Combining explicit instruction of reading comprehension strategies, building on prior knowledge, and utilizing metacognition should help me determine the most effective strategies for reading comprehension improvement in my classroom.

6 comments:

Ed Psy said...

From what you present here the major topic that needed to be presented are: Semantic memory , and how it is related to reading comprehension. Metacognition and then related it to semantic memory and reading comprehension/.



Working memory model and why it is important in reading comprehension.

You mention a couple of times metacognition
..."metacognition is important so that students will monitor their own understanding "... however you do not present at all the theory on metacognition.

MRH said...

KR,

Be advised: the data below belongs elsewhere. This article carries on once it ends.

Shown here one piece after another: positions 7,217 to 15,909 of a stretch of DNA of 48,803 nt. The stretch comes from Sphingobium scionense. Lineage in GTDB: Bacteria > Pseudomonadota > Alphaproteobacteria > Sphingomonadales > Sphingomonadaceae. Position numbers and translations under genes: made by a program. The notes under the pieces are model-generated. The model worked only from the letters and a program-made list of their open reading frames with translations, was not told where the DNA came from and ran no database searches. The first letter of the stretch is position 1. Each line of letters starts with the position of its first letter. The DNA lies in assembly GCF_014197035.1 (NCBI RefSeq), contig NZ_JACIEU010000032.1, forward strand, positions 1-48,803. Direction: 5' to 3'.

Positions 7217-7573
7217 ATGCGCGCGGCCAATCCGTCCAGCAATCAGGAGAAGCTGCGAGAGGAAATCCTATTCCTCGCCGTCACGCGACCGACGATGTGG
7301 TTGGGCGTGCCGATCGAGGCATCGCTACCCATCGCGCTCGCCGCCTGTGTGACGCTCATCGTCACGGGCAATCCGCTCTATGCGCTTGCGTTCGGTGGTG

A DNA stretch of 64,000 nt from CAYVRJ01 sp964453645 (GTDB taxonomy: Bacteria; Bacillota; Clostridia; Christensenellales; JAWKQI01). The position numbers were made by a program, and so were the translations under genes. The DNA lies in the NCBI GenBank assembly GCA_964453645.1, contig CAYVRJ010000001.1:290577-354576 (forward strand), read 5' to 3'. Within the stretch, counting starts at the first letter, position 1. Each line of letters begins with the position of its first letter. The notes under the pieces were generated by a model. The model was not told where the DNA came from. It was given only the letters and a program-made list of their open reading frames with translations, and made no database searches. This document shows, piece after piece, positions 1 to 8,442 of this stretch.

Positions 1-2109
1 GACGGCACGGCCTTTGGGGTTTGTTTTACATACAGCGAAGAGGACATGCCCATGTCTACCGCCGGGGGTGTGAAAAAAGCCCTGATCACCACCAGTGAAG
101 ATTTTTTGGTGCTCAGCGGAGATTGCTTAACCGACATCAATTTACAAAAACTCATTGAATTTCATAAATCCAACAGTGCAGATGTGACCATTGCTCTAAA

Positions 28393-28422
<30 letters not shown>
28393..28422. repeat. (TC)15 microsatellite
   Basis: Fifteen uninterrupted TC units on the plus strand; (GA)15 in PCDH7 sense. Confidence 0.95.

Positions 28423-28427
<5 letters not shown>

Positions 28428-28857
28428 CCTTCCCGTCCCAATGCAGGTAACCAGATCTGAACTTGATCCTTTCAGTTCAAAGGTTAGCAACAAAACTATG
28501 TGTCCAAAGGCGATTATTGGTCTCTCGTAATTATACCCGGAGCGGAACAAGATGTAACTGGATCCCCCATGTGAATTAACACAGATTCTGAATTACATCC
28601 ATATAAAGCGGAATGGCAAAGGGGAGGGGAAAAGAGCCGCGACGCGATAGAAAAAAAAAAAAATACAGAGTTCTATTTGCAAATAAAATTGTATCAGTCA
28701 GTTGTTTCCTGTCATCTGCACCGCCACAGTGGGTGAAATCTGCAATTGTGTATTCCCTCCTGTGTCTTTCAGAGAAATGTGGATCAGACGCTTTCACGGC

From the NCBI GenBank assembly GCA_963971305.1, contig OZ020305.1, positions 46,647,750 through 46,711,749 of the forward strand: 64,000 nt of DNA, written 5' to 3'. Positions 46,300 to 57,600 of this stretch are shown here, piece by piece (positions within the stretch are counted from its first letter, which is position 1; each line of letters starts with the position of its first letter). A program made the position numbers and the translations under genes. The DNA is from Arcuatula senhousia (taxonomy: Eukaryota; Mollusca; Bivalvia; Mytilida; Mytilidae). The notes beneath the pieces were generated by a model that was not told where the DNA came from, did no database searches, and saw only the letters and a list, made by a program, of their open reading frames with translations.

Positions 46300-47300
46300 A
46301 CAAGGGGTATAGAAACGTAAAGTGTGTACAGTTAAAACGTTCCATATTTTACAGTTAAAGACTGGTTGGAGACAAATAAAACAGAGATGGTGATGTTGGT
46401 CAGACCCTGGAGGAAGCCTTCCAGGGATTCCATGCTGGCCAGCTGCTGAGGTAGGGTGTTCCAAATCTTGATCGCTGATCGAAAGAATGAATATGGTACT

As a result of the No Child Left Behind Act, (NCLB), an even greater emphasis is being put on improving reading skills and performance. By using reading strategies and targeting the Big 5 areas of reading, which includes phonemic awareness, phonics, vocabulary, comprehension and fluency, teachers can help students to become better readers overall. There is a significant amount of research available right now that supports this and shows that instruction that is scientifically based helps drive us to reach all students to become better readers. As you discussed specifically reading comprehension, it is important to remember that it is just a part of the whole package of reading. Another component that you mentioned was reading fluency. In my class, I have my students read a reading passage of 100-130 words/week. They are allowed to read with a partner, and each one has to read the passage 3 times each. You would think that they would find this monotonous, however, they really look forward to reading fluency days, and they are allowed to go anywhere in the classroom. Since they enjoy it, they perform very well on their end of week assessments, and are improving their own fluency each week. A question I would ask is this: Specifically, what cognitive areas are associated with reading comprehension? And, how can we improve students' reading skills when we consider the cognitive areas related to reading comprehension? Reading comprehension should not be taught alone, but within the whole reading program, along with the other 4 areas, as mentioned above. Thanks for sharing!